“Peter has been my adviser and friend for over 30 years,” says Primary agent Hopewell. “He’s probably also the straightest man I’ve ever known. I completely relied on his professionalism during years that I was running both Primary and the ILMC – and I have a feeling that at least one of the two wouldn’t still be here if it wasn’t for his involvement. Everybody who has been involved either over the last three decades owes him a debt of thanks.”

Qualifying as an accountant with Price Waterhouse Ireland in 1982, Maloney moved to London and joined Deloittes (then known as Touche Ross), providing accounting services to actors and musicians.

“With a keenness to work directly in the actual music business, I joined a management company client of mine in 1987 where I gained extraordinary experience working for Steve Weltman,” Maloney tells IQ. “Over a two year period I was exposed to such areas as live touring, merchandise, publishing, record companies , producers, recording studios and collection societies. Steve was a great mentor and prepared me for a long and lasting career in the business.”

“It is hard to compress and summarise those 32 years. The company means an awful lot to me and always will”

During his management days, Maloney first crossed paths with Martin Hopewell at The Manor recording studio in Oxfordshire in 1988.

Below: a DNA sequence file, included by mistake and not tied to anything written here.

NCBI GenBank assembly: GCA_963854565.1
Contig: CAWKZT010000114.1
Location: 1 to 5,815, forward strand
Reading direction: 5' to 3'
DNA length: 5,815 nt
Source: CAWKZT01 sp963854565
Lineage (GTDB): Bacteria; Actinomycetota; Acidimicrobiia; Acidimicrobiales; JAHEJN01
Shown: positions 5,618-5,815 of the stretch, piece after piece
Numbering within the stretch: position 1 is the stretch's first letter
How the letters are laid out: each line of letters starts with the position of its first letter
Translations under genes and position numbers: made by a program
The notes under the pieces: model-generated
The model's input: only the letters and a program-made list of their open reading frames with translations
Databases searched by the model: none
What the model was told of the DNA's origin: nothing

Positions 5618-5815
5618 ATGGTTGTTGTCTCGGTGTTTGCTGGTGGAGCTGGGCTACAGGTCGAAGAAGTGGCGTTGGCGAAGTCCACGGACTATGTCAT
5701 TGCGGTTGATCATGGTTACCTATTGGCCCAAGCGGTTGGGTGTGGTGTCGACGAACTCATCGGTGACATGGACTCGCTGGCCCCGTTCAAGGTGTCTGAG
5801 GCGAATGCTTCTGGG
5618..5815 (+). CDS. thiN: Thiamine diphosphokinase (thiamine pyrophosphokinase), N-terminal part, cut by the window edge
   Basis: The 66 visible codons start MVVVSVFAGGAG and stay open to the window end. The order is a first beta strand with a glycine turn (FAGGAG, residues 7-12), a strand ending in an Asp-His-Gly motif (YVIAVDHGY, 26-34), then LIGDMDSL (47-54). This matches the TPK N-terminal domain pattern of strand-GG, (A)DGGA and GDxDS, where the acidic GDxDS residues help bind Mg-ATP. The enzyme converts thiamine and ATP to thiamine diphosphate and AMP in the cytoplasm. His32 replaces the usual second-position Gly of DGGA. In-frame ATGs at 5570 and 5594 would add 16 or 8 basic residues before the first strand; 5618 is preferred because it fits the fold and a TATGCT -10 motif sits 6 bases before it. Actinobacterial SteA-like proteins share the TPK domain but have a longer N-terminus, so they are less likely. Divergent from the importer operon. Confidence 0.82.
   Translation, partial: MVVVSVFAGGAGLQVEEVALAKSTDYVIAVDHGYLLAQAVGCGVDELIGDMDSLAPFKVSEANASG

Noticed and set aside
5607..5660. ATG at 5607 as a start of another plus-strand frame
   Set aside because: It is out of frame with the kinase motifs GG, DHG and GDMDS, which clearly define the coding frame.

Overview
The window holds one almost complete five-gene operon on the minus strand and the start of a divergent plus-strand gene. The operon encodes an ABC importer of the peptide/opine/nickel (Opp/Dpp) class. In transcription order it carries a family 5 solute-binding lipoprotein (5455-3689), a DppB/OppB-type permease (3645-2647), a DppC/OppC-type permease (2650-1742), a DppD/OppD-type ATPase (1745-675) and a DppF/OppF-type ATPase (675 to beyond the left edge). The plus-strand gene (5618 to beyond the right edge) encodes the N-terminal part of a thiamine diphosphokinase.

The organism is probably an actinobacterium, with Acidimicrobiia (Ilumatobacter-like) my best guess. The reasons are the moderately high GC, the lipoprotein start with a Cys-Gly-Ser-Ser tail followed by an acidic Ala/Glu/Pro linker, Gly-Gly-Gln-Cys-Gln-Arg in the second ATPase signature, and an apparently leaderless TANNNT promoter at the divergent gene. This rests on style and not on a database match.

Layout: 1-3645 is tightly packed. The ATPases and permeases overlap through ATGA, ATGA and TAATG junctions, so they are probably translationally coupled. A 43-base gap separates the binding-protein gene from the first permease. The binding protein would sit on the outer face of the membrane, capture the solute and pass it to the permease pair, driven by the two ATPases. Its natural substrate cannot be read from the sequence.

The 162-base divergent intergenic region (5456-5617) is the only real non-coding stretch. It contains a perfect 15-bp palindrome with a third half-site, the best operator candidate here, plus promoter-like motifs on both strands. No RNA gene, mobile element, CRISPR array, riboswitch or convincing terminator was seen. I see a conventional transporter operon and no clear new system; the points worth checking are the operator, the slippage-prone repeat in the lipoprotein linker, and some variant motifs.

“It was also my first introduction to clay pigeon shooting, something that Martin was extremely good at,” remembers Maloney. “Martin represented one of the acts that we were managing at the time though on this occasion we were both at the studio to see a band called Walk on Fire.

“By 1989 I was ready for my next challenge and answered an advert in Music Week for an accountant at The Station Agency run by Steve Hedges. I got that job and ‘the rest is history’. Steve is one of the most incredible people I have ever worked for and I truly thank him for supporting me in so many ways that allowed me to flourish and find my niche.”

Primary was formed a year later and opened its doors in October 1990, initially made up of the staff and clients from The Station Agency (Steve Hedges with Andy Woolliscroft and Ian Huffam), World Service Agency (Martin Hopewell with Dave Chumbley, Paul Franklin and Nigel Hassler) and Foundation (David Levy with Richard Smith).